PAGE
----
Tag Archives: guru-shishya parampara

Learning in the Guru-Shishya Parampara

Tabla like any other Indian traditional art (or I could traditional art period) has always been taught in the traditional guru-shishya parampara. According to Wiki –

The guru-shishya tradition, lineage, or parampara, is a spiritual relationship in traditional Hinduism where teachings are transmitted from a guru (teacher, गुरू) to a ‘śiṣya’(disciple, शिष्य) or chela. Such knowledge, whether it be vedic, agamic artistic, architectural, musical or spiritual, is imparted through the developing relationship between the guru and the disciple. It is considered that this relationship, based on the genuineness of the guru, and the respect, commitment, devotion and obedience of the student, is the best way for subtle or advanced knowledge to be conveyed.

From experience, as a foreigner, the concept and nuances of the guru-shishya parampara can be difficult to understand when looking at it from the outside. My own understanding has only really developed as I found myself within the system and was very fortunately taught the behaviour and attitude necessary to learn within this system.

In the West, when you think about education, the onus is on the teacher to ensure that the student learns. (Speaking in terms of general education, which is where most people’s perspective on education is developed as we are taught in that system).

In the Guru-Shishya parampara, the student must inspire the teaching out of the teacher. The knowledge they hold is sacred and powerful. The Guru has gone through their time of trials and tribulations, spend immense energy to prove themselves worthy and learn what they have learnt. They aren’t just going to give away their knowledge or their wealth to anyone. As wiki says, knowledge of astrology, arts, vedas, spirituality, etc are all imparted through the Guru-Shishya parampara. These arts all have a spiritual quality to them, a deeper level of knowledge that cannot be taught to just anyone.

Traditionally, parents used to drop off their child at a young age to a Gurukul or ashram of a Guru, where the child would stay for 15, 20 years until they were ready before they returned home. The child’s life was in the ashram, their development in the hands of the Guru.

When a teacher and student are tied together in the Guru-shishya parampara, a ever deepening relationship develops between them. It is a relationship built on trust, on understanding, on submission (on the part of the student), on love and so many other qualities. The Guru takes full responsibility for the students growth and well-being and the student takes surrender at the feet of the teacher.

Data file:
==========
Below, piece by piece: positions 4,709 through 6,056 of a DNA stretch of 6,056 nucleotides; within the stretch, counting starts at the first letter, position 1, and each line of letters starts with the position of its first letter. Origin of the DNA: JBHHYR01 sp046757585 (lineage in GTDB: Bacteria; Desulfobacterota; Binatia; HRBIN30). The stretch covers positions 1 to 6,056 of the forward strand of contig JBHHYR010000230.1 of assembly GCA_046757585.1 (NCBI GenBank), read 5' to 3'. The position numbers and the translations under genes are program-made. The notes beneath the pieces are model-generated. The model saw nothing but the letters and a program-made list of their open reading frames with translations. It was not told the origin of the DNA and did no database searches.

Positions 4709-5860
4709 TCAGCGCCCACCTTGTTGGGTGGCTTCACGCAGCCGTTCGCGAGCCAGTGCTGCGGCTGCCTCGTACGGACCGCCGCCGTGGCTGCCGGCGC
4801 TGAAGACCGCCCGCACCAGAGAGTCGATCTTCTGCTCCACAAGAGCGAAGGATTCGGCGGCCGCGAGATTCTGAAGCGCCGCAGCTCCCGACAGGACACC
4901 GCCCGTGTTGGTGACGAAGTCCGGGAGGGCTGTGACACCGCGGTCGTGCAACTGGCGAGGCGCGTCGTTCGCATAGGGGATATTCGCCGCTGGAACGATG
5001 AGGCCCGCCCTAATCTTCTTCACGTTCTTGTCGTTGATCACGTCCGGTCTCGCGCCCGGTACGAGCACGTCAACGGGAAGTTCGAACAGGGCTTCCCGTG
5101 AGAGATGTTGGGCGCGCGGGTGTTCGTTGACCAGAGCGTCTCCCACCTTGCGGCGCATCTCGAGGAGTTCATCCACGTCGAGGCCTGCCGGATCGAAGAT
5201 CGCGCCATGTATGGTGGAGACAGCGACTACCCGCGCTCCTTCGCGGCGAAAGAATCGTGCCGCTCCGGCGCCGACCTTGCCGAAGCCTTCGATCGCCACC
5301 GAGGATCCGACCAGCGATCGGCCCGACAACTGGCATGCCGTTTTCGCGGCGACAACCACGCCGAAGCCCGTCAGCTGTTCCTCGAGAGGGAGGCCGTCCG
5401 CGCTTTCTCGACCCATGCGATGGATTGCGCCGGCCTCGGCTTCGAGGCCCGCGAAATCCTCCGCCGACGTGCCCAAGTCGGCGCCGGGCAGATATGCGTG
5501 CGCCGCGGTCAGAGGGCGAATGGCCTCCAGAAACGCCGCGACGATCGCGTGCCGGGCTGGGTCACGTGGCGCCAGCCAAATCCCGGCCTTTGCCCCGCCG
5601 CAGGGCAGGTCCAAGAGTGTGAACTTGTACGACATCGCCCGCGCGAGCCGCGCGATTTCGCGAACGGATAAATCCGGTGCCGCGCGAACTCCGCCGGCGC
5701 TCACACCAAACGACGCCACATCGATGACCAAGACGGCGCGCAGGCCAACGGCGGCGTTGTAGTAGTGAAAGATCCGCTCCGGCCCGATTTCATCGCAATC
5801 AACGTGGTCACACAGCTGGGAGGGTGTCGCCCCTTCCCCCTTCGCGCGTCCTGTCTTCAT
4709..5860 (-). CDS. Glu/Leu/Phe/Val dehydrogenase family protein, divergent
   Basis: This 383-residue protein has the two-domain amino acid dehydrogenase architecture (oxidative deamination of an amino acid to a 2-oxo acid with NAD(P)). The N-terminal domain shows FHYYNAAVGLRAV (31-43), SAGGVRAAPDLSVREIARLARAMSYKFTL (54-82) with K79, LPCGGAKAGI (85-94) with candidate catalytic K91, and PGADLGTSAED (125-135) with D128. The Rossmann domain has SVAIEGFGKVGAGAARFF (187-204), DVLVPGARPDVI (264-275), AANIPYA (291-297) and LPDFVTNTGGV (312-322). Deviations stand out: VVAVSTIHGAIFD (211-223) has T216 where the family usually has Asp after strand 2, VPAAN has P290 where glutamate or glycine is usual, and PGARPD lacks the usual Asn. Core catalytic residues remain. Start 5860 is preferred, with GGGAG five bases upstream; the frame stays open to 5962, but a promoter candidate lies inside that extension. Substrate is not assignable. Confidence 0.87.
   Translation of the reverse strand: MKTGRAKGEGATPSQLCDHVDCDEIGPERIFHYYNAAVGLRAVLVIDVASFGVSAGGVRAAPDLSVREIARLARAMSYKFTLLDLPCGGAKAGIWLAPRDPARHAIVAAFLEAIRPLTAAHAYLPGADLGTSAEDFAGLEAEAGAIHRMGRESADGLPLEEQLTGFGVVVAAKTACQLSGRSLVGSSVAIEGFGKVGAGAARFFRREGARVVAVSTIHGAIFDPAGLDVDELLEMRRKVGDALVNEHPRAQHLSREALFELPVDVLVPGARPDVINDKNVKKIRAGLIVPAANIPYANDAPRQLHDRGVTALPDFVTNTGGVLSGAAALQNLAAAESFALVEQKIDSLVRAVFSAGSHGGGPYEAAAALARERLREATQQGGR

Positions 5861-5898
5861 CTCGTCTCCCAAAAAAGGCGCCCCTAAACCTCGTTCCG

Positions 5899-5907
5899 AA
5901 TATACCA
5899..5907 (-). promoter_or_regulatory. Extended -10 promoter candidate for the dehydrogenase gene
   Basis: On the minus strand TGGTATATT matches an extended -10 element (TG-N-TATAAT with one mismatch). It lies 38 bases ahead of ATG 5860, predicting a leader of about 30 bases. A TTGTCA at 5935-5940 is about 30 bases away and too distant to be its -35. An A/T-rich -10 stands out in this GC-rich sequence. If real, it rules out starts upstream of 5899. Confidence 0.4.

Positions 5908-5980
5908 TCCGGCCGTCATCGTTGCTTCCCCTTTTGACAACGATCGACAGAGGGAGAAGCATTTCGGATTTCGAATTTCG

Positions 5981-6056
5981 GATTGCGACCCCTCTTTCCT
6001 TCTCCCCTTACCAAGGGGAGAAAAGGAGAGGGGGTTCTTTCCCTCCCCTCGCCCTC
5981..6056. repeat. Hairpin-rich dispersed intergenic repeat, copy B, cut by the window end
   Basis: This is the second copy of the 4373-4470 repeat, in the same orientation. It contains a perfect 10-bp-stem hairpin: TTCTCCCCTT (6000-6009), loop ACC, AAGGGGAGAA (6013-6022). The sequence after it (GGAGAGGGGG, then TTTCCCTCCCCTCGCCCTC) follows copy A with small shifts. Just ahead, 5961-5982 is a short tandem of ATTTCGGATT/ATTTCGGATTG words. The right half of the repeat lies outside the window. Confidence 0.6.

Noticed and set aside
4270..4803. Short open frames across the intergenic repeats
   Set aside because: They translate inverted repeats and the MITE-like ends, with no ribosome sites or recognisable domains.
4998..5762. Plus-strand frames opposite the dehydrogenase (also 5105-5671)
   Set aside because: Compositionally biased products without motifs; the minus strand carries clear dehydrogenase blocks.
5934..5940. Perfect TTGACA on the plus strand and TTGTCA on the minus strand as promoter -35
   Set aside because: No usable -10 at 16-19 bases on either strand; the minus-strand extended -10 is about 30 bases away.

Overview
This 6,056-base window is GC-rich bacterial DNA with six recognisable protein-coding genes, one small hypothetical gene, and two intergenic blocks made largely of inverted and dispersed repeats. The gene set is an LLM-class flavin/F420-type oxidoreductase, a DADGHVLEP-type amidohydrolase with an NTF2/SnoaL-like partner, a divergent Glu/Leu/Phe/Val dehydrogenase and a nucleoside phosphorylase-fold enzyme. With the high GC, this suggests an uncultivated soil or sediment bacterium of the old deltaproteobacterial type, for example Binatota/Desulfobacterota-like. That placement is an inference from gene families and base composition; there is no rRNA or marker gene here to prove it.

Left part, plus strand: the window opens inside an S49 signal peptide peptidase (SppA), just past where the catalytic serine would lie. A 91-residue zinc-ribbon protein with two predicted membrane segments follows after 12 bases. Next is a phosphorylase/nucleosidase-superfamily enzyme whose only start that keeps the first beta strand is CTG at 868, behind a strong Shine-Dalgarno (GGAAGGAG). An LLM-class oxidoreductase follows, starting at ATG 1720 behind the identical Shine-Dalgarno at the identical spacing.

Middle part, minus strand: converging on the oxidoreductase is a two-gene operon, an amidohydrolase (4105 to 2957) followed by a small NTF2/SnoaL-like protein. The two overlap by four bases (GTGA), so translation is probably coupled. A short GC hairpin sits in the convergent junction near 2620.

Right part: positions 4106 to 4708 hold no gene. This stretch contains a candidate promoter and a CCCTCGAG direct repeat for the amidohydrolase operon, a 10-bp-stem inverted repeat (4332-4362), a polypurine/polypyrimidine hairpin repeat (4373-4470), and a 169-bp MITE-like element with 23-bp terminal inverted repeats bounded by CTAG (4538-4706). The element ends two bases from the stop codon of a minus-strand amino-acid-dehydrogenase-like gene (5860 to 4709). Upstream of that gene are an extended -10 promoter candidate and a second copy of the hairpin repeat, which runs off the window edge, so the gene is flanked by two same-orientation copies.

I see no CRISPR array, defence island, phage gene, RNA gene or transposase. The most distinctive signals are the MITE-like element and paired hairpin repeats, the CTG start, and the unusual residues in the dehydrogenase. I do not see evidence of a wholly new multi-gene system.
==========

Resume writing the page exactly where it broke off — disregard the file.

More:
As Guruji says, each student for him is a diamond hidden in coal. His job is to chip away the rock, unearth the diamond and give it shape to show its beauty and essence to the world. Unyielding rock does not give its sculptor the freedom to do his work, complete submission allows for the best form to come through.

Once one had made the decision to places one’s faith and one’s life into the hands of the wise Guru, you have to put aside your ego and doubts. You have to do whatever is needed with full committment and dedication. The greater your faith and devotion to your art, your work, your teacher, the greater the rewards one receives. There is space to have questions, but not questioning of the way. You don’t know best, the teacher knows best. Without obedience, progress is greatly hindered.

Under the auspices of love and respect, the relationship flourishes. As the student proves himself worthy, he is granted entry in the deeper, more subtle and more powerful aspects of the art. To get to this stage requires passing many previous and is another step along the path. Ultimalely, every genuine Guru wishes that his students surpass him and reach greater heights and in that finds his greatest achievement.

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The Importance of the Teacher

Tasmay Shri Guruvey Namah (I bow down to all my teachers, those who have guided, taken me under their wing and taught me all that I know).

The meaning of the Upanishads is very beautiful – to sit devotedly at the feet of the Guru. The Upanisads are a series of texts that transcribes conversations that various learned saints and seers have with their students. To learn and understand the Upanisads is to hear the “amrut vani” of the seers of long ago.

India is rich with a heritage of Guru Mukhi Vidhyas or Vidhya (knowledge) that is learnt from the mouth of the Guru. What does Guru Mukhi Vidhya really mean?

The last few months have been a personal journey in understanding Guru-Shishya parampara (Teacher-student tradition). I could attend Prof Shastri’s lectures at Gujarat University, but both of us can tell you that it would by no means be as fulfilling or deep as our one-on-one meeting. I could pick up a book on tabla, complete with pictures to show me placement, but my hand will not develop the way it should, nor will my personality be articulate in my music.